This is what I’ve learned about someone close. Since the year that she turned 50 and found herself feeling alone and single, each morning was met not with gratitude but with dread as those first dawning thoughts encroached: I’m going to die soon.
Her family history of depression was not being managed well as the unopened bottles of antidepressant medications sat nearly forgotten tucked away in the linen closet.
Self loathing and negative self talk seemed to consume her yet, help was not something she wanted to pursue. I suggested this was her depression taking over but my words fell of deaf ears. She said she was not happy with her: self, station in life (living on disability), her smile (dental problems), unmanageable hair and coloring and negative personality. When with others, she told me she sometimes feels like she wants to be invisible and is more on the quiet side while comparing her life with theirs. I reminded her this is probably the depression working away at her.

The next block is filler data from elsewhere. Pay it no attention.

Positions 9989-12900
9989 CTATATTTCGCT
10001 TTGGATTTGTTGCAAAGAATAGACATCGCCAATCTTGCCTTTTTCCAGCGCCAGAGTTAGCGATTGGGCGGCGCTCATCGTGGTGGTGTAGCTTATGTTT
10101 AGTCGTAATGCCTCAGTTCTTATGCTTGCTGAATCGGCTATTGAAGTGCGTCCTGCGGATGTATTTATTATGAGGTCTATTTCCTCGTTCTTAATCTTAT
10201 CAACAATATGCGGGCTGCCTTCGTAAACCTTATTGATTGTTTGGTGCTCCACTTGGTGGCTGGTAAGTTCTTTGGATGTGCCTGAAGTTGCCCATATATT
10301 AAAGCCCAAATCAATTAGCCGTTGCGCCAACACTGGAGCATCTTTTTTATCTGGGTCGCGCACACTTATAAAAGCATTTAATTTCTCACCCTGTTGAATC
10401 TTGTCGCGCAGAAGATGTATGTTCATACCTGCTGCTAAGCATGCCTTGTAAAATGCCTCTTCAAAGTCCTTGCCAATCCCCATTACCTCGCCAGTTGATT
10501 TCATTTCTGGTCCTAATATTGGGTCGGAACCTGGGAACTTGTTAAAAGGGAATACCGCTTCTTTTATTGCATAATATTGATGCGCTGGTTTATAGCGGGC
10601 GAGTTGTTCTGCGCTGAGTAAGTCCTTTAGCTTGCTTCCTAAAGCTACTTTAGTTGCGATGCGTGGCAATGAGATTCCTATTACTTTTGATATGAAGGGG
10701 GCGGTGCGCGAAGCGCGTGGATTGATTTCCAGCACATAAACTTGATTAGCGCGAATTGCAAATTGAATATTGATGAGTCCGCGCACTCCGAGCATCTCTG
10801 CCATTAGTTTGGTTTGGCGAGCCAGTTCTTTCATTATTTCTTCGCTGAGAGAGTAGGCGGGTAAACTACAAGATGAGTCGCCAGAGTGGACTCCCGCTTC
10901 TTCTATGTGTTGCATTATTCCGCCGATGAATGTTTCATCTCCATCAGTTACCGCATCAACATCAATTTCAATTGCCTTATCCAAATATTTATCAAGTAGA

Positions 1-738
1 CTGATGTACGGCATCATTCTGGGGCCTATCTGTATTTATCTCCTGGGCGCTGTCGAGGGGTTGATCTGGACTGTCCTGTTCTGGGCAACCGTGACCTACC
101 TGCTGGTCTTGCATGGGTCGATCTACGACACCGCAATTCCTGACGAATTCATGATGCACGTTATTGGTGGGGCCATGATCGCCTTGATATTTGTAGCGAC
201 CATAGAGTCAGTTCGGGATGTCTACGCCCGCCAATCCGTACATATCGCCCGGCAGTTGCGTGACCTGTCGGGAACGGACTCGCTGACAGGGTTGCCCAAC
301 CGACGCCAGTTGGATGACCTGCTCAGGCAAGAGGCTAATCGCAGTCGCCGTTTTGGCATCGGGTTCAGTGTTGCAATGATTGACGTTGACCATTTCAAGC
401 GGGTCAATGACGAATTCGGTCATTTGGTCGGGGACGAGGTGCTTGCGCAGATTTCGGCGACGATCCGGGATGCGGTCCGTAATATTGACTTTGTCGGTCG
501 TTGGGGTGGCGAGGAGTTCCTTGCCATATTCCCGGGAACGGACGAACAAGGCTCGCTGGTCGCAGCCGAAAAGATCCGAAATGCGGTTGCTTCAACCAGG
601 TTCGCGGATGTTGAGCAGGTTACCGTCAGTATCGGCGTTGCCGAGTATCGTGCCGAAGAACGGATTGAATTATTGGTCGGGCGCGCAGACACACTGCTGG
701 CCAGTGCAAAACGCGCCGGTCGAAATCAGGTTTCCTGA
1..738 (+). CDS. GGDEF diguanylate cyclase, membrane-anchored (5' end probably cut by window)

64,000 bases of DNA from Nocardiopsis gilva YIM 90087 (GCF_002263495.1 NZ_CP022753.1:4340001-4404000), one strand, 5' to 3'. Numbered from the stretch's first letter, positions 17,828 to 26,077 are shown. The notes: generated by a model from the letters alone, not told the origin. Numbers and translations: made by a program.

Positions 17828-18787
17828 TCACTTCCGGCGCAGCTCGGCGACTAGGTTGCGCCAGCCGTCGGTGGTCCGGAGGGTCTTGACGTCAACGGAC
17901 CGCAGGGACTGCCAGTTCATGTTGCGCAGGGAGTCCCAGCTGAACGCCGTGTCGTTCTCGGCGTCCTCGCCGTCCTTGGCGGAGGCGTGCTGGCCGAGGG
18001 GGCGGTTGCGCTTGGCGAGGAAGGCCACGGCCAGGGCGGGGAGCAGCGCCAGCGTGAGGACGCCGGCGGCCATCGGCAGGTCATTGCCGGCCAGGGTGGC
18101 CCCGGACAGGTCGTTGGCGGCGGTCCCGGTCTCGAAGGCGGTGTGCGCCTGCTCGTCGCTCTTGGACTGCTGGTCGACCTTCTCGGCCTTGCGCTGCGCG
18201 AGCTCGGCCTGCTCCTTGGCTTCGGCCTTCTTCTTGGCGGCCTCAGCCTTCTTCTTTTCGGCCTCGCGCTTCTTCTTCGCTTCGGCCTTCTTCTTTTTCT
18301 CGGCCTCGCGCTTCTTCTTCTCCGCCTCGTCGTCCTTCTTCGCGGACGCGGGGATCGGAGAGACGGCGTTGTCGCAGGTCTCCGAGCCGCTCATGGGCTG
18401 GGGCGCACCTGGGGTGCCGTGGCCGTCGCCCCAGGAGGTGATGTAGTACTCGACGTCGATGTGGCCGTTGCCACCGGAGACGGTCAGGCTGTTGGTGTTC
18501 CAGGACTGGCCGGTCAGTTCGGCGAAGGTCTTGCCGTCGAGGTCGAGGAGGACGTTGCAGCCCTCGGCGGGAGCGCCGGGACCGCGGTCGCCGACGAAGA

Appearing tired, unhappy and reclusive, giving up on ever having a different kind of life than the one she is living now, I worry. I not only worry for her but many of these elements are present in my own life. The prospect of being an adult orphan, when no family members are left is also a common fear we share.